Some of the people we take on are well funded. It is an occupational hazard for us to be sued by someone who does not have a good case. It is not very difficult to persuade a lawyer to sign the papers necessary to commence proceedings, including a certificate that there appear to be good grounds for the case. The object therefore is to make the best of it if we are sued. Despite the expense of being involved in any legal proceedings, there could be situations where being sued allows us to spread our message on the issue further.


The separate objectives of firstly succeeding legally and secondly on the merits of the issue, therefore involve the same task of being properly set up from the beginning, with the right facts to back up our assertions. Without inside information no one knows how much money any of the Branches has. I do not think it very likely that we will be sued by someone who is out for easy money, unless we go way overboard. More likely is a suit to silence us. Apart from the survival of the branch, a suit puts our intellectual integrity on the line. How good were our grounds for going into print or speech in the way that led to the complaint?



Why does the media love defamation cases?

I suggest:

–        the allegedly defamatory material is often scandalous or at least interesting;

–        the financial downside for both parties adds drama;

–        they are unpredictable.


A couple of examples. There are many aspects to the Singh case, including how he might lose a battle but win the war. It is clear that by using slightly different words, he could have achieved conveyed his intended meaning without being sued. Most of his article was not actionable, and we have been able to republish it.

Some may think it was Simon’s intention to get sued thanks to the publicity it could generate. I doubt it. Being published in The Guardian, he already had a lot of publicity. And it is better to provoke an adversary with material which might cause them to sue, but does not give them a winning case.


Secondly, we think of defamation as involving lying about a good person or smearing an innocent reputation. Something bad, if true, is not defamation. And since the camera does not lie, surely if you took a photo of a person, without any retouching or trickery, that could not defame them!? We shall see…


What is defamation?

Defamation is the core concept of this discussion. It is old law recently gathered and confirmed by the Defamation Act 2006. Two of the objects of the Act are worth noting – I suggest they are right in line with our attitude:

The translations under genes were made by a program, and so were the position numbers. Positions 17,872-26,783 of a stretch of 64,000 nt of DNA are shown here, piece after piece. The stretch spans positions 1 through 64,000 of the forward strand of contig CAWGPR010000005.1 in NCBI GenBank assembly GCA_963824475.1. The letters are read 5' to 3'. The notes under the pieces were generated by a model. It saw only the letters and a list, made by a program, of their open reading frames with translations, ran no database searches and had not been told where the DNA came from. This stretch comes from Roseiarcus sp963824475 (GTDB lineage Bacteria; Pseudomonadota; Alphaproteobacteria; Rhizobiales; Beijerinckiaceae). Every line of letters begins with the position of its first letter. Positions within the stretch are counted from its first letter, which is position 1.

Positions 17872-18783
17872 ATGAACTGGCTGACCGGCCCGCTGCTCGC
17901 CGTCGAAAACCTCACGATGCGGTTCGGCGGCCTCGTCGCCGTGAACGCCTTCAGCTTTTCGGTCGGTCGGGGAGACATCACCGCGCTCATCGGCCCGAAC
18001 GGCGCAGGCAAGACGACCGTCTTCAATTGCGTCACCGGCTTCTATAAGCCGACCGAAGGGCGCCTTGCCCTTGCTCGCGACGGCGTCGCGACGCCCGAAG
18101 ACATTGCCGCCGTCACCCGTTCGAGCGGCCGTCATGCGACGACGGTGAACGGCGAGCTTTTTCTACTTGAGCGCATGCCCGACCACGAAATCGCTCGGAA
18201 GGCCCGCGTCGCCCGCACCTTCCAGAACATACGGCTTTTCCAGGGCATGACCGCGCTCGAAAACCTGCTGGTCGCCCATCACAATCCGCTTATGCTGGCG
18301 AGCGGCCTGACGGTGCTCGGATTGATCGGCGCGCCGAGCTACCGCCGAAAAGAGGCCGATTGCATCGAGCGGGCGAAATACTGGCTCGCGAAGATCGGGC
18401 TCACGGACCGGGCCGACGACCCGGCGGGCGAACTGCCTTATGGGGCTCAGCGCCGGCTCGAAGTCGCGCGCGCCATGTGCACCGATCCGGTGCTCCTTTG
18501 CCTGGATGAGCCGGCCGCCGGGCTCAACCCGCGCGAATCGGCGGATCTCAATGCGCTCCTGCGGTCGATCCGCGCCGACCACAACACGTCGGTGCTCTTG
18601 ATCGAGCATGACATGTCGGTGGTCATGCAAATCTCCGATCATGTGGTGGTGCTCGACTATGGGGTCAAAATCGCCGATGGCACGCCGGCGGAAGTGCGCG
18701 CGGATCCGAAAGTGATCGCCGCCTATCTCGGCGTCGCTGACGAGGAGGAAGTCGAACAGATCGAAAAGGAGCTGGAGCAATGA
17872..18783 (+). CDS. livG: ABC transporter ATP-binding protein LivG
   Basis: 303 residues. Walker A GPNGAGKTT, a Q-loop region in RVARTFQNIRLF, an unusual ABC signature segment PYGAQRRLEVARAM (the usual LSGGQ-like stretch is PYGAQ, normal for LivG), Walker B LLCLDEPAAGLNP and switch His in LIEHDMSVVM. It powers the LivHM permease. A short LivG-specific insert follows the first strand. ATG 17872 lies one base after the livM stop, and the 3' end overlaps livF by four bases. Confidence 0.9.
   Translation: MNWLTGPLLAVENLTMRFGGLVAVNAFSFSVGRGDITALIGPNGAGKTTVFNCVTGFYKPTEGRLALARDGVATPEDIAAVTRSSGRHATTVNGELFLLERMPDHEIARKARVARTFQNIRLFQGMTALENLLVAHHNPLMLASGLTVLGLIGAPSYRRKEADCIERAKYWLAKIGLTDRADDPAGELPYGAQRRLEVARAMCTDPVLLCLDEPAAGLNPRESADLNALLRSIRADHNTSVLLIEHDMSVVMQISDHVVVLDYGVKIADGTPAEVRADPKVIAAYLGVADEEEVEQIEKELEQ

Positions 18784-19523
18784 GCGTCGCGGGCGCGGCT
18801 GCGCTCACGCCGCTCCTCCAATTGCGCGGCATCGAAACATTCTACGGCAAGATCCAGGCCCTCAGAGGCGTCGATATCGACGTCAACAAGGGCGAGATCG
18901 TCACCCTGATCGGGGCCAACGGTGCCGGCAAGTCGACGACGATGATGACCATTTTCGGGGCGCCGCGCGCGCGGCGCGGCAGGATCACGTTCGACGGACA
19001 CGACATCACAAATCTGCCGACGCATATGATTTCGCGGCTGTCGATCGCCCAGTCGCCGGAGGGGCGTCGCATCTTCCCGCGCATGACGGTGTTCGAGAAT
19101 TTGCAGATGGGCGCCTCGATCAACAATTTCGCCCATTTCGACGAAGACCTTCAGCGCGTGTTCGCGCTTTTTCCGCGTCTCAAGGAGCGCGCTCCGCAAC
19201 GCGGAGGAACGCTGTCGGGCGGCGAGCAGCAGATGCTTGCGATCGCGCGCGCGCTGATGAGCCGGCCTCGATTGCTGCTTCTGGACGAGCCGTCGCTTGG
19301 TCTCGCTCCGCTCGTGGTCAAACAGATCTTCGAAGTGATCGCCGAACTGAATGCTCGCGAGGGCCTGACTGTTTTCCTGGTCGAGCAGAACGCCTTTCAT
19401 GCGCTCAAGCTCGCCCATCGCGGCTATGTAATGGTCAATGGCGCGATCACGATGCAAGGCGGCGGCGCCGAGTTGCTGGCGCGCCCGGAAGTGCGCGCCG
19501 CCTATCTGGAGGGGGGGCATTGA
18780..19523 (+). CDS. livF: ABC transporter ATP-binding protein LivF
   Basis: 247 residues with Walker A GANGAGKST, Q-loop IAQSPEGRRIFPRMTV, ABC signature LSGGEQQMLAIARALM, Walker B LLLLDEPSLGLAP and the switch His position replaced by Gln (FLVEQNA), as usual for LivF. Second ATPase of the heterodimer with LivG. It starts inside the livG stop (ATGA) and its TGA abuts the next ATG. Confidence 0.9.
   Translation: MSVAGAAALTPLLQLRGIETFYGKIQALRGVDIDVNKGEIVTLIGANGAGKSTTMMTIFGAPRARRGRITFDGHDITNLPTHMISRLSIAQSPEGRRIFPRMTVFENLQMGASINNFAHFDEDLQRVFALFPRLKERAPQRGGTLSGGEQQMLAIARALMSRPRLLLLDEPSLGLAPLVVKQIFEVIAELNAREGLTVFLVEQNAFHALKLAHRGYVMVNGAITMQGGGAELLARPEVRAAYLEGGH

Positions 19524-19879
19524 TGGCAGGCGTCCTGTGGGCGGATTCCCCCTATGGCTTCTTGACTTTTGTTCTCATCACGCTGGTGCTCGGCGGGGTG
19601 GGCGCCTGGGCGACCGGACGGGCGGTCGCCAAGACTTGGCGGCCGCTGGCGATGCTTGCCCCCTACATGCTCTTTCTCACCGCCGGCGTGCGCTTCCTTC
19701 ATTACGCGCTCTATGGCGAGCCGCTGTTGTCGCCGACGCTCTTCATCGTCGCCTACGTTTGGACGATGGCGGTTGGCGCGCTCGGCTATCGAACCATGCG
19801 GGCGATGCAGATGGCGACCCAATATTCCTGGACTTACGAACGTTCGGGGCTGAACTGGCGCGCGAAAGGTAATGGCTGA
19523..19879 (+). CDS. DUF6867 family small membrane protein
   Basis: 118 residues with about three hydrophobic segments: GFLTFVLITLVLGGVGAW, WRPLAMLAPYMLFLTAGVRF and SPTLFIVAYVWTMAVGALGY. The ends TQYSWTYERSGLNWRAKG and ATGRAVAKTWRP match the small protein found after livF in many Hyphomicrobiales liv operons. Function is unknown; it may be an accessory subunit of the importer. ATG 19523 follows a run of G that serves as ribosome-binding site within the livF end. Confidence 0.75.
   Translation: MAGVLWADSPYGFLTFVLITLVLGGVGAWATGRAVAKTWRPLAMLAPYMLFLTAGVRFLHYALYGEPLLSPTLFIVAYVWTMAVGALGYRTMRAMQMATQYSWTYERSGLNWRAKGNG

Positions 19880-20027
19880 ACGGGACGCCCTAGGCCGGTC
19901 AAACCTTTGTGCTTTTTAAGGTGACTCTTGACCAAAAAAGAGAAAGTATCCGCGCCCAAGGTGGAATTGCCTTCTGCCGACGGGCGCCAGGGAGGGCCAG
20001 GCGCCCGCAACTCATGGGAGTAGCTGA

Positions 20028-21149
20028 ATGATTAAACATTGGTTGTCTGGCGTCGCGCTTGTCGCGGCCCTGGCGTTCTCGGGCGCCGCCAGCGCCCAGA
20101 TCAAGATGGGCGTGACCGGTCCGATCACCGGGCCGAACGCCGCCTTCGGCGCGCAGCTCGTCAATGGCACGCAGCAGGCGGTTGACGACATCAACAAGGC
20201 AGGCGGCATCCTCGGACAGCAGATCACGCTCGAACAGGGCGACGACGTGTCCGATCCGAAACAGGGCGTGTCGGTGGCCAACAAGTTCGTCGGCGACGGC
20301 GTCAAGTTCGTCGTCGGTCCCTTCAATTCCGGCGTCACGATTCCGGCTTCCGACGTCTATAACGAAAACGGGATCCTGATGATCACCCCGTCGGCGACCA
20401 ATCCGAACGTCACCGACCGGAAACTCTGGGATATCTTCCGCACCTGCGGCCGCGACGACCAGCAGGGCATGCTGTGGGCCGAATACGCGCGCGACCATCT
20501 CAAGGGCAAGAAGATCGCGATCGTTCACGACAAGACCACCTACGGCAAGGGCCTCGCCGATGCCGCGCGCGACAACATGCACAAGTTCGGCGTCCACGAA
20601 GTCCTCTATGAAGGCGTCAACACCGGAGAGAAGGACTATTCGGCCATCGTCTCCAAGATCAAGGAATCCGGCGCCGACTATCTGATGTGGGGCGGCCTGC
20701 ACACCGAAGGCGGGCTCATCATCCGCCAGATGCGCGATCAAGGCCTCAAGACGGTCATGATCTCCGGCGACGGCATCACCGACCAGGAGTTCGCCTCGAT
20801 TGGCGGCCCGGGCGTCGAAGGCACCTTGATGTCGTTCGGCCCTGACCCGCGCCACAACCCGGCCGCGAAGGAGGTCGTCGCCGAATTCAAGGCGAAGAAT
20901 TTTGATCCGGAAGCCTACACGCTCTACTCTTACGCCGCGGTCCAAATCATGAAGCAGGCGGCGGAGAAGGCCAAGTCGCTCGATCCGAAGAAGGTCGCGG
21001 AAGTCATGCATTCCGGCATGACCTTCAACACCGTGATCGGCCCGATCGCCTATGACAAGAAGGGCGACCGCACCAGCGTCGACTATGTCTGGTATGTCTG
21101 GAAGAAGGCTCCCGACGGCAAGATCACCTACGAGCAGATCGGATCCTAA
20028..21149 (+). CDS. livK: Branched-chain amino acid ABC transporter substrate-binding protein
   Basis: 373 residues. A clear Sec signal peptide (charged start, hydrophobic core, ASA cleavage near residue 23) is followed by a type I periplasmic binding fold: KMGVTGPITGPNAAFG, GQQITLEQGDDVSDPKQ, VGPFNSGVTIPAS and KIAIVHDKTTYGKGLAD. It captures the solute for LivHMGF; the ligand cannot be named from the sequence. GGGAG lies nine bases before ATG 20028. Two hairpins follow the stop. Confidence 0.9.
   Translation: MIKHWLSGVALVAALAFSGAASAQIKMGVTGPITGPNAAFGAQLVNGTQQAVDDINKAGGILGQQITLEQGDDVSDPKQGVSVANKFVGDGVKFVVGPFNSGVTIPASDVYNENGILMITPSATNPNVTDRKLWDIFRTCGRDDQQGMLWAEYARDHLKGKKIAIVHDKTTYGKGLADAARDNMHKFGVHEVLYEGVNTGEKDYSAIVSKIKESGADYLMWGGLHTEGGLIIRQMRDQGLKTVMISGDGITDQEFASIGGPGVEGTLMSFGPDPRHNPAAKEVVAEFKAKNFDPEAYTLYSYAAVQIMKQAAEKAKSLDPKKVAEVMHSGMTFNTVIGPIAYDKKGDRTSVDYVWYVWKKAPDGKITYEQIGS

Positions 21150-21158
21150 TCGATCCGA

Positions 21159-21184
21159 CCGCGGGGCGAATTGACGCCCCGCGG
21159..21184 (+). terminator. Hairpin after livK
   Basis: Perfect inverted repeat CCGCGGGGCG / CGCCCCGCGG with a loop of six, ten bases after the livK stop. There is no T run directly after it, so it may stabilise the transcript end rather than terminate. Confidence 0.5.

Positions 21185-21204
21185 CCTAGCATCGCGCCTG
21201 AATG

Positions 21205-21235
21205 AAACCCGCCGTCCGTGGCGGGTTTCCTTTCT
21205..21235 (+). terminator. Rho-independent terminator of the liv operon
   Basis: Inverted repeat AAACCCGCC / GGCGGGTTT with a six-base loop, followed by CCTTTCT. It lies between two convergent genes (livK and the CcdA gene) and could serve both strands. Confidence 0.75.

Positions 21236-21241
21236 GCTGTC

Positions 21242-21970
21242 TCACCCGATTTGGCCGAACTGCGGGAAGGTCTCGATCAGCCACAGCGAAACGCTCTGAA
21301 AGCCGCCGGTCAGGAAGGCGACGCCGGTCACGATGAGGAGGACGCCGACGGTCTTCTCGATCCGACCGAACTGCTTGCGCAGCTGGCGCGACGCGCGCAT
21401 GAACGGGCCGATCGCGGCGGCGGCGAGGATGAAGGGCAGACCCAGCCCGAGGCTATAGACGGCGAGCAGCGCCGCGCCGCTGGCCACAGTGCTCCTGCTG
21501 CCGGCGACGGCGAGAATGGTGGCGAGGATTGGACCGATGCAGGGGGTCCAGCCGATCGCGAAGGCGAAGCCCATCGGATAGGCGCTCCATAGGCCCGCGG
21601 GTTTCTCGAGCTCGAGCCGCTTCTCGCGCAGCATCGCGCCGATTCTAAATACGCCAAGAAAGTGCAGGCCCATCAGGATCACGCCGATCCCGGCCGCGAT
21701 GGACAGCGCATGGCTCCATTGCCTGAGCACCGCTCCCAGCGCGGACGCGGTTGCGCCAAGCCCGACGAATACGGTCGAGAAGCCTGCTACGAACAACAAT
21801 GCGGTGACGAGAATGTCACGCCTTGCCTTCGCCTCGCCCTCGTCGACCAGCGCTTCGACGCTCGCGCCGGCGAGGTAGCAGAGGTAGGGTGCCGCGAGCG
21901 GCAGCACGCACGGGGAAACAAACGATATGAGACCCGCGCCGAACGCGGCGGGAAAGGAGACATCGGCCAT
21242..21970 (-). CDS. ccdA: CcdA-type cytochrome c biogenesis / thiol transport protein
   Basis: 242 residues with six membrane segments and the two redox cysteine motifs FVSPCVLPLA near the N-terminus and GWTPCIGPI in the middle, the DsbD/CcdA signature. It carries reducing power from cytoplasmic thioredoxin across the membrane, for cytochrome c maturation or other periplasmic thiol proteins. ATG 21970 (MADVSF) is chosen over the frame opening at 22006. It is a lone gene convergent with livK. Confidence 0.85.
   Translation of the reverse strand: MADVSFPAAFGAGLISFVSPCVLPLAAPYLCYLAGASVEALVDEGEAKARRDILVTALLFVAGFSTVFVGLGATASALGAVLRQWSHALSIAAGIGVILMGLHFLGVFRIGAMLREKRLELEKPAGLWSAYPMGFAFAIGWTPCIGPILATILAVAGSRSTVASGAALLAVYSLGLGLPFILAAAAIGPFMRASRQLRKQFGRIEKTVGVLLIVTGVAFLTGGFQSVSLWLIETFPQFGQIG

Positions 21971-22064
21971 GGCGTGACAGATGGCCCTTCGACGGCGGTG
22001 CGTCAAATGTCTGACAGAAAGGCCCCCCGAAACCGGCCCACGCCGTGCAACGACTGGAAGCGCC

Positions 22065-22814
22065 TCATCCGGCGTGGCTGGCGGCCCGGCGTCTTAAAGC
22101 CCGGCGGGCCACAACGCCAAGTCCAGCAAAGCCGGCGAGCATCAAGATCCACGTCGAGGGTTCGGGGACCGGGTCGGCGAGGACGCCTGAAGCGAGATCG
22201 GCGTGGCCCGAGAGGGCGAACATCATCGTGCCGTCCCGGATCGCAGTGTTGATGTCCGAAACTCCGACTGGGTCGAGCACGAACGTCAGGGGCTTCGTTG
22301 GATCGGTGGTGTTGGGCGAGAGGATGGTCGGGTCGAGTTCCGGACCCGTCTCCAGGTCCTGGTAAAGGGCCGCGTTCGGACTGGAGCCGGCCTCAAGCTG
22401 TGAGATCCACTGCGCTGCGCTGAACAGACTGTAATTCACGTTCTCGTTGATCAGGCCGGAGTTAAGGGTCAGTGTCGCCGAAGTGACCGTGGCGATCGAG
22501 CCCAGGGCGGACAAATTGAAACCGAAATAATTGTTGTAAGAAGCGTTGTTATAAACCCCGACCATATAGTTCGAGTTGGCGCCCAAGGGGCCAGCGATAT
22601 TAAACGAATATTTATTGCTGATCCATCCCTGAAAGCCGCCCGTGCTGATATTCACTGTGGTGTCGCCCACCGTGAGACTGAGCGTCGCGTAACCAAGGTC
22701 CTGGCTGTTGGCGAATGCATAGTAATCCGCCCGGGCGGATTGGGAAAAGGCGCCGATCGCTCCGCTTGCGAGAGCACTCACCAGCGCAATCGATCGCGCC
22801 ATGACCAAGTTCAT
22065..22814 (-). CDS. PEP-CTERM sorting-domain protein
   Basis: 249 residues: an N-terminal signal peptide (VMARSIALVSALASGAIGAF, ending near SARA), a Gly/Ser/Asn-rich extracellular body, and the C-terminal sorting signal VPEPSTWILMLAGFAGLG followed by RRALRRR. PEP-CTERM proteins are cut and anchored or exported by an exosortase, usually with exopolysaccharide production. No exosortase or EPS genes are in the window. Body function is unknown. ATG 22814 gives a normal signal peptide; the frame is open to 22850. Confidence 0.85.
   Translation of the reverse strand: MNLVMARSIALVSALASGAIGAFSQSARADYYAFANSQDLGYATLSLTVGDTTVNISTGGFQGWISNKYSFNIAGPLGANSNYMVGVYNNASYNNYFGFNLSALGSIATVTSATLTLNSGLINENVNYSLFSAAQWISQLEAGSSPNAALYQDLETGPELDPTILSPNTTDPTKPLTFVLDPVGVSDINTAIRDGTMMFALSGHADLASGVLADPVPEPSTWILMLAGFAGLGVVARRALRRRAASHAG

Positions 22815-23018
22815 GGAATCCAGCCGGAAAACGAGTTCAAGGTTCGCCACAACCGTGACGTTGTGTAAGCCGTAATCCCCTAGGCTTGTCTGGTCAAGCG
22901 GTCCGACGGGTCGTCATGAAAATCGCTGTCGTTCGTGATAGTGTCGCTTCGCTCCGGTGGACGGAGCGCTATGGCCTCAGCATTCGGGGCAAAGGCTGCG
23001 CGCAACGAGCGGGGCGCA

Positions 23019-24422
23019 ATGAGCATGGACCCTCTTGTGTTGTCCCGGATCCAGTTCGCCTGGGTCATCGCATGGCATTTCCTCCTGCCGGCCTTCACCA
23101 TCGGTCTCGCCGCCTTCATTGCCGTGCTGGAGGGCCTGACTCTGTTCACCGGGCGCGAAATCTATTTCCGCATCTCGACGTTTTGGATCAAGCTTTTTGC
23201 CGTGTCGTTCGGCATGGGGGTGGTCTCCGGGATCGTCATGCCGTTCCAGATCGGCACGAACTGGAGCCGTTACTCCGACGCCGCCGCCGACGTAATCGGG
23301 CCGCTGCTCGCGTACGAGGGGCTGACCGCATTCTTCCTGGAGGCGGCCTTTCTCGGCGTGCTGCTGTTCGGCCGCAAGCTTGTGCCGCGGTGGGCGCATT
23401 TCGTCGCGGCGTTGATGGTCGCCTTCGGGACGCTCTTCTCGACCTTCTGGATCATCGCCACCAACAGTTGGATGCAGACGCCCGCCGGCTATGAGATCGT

–        to ensure that the law of defamation does not place unreasonable limits on freedom of expression and, in particular, on the publication and discussion of matters of public interest and importance, and

–        to provide effective and fair remedies for persons whose reputations are harmed by the publication of defamatory matter…”


Defamation is part of the common law (sometimes called the general law). The common law got that name when Henry II decided there would be one law for everyone, instead of local Barons being able to tweak their own versions, which meant that their mates tended to win. Much of the common law was not written down. It was regarded as residing in the collective minds of the Monarch’s judges. Occasionally, Statutes could be enacted to redirect the law, or express parts of it. Our Defamation Act works in this way by sitting on top of the common law.


The common law could be divided into Criminal and Civil. Basically the division corresponds to:

–        Between Crown and person;

–        Between two persons.


The Civil law can in turn be divided into tort and contract. The best way to understand the distinction is that a contract establishes and defines a relationship between two people. Any dispute will be resolved according to the contract, either what is expressly set out or, if necessary, from what is to be implied to cover the situation.


Tort is the law that covers people who have not already made it for themselves by contract eg if I slip over in Woolworths on a negligently dangerous floor. Tort was Norman French for ‘wrong’ and means a civil wrong. Defamation is a tort.


Some possibility of confusion arises from the fact that some events have both civil and criminal significance eg any car accident where a person is injured. There is such a thing as criminal defamation, but we can leave that aside.


The three-stage process

To simplify the procedure, a defamation case involves three steps:


Firstly, has the Defendant defamed the Plaintiff, according to the test we will examine below? The Plaintiff has the onus or ‘task’ of proving this.


No = Plaintiff loses.


If yes, then Defendant will be liable unless one of the recognised defences applies. The Defendant has the onus of making out the defence. At this stage, it is common for people to say that the Plaintiff has been ‘defamed’ but the case is not over.